NewsLocal NewsInvestigationsCapitol Hill


Governor Lee not committing to special session to remove Casada

Posted at 12:52 PM, May 24, 2019
and last updated 2019-05-24 19:58:54-04

NASHVILLE, Tenn. (WTVF) — Tennessee Gov. Bill Lee continued to be non-committal on the prospect of holding a special session on Friday, even as some in his Republican Party worry House Speaker Glen Casada may not resign unless forced to do so by a special session.

On Tuesday, Glen Casada said he would resign as House Speaker. But he did not set a specific date, only telling his fellow lawmakers in the caucus that he would meet with them on June 3 after getting home from a two week vacation to Europe.

Casada has been embattled in scandal over the last few weeks following multiple NewsChannel 5 Investigatesstories which uncovered that the House Speaker sent sexually explicit texts to his former Chief of Staff and then lied about it. The FBI has also opened up an inquiry into whether Casada improperly tried to influence votes during the recent legislative session.

On Friday, GQ Magazine published an article titled, "What the Hell Is Going On In Tennessee?" which largely relied on a number of NewsChannel 5's recent investigations.

At a Memorial Day Service on Friday, Gov. Lee continued to field questions about his disgraced colleague and told reporters he has no plans to hold a special legislative session, which outside of a resignation is the only legal way to remove Casada under the state's constitution.

"As of right now, there's not a need for a special session. That may change, but right now I have no plans for it," Lee said.

House Republican leadership though has indicated they want to call a special session in order to appoint a new House Speaker prior to the start of the next legislative session which begins in January.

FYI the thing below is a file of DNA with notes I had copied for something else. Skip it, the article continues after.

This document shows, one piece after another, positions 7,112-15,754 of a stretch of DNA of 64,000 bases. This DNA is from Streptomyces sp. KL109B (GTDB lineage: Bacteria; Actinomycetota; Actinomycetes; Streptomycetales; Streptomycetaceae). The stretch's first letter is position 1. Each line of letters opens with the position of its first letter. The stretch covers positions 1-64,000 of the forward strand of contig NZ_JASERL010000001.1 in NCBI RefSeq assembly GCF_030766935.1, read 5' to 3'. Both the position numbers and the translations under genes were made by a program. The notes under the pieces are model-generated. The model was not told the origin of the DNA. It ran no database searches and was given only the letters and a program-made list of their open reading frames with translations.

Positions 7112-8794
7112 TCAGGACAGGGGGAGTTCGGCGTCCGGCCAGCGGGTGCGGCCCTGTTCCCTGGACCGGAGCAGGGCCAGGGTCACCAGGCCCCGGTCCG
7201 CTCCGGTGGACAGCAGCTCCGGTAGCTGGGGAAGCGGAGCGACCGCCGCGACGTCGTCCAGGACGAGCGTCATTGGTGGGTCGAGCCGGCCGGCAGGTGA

When asked if he was bothered by the distraction the scandal has caused, Gov. Lee said, "It's unfortunate we are just talking about [this Memorial Day event], I'm hopeful we'll move forward in a way that restores trust to the people of Tennessee."

Lee also said he has no plans on asking Rep. David Byrd to resign, even though on Thursday he called on Byrd to publicly address accusations that he sexual assaulted girls on a high school basketball team he was coaching decades ago.

"I think [the victim] is credible and I've said he should speak publicly about the allegations," Lee said.

Meanwhile, while vacationing in Europe for the next two weeks, disgraced House Speaker Glen Casada will continue to take home a paycheck of $72,948.

Casada announced on Tuesday he would be resigning as House Speaker but did not give his Republican colleagues a specific date on when he would be stepping down from that role. The Williamson County Republican will continue to take home a state paycheck of $6,079 per month.

For the next two weeks Glen Casada will reportedly be vacationing through Greece. During that time, Tennessee taxpayers will be cutting him a check for $3,039.50.

In comparison to his $72,948 yearly salary, if he did not have his title as House Speaker, Casada would only be earning $24,316 a year. Which would put his monthly paycheck at just $2,026.33 -- far less than he is taking home right now.

Republicans hands are essentially tied at the moment. Legally they can't strip Casada of his House Speaker title without calling a special session. Which means the longer Casada draws out his resignation, the longer he continues to get a state paycheck.

View NewsChannel 5's full investigation:

Capitol Hill Controversy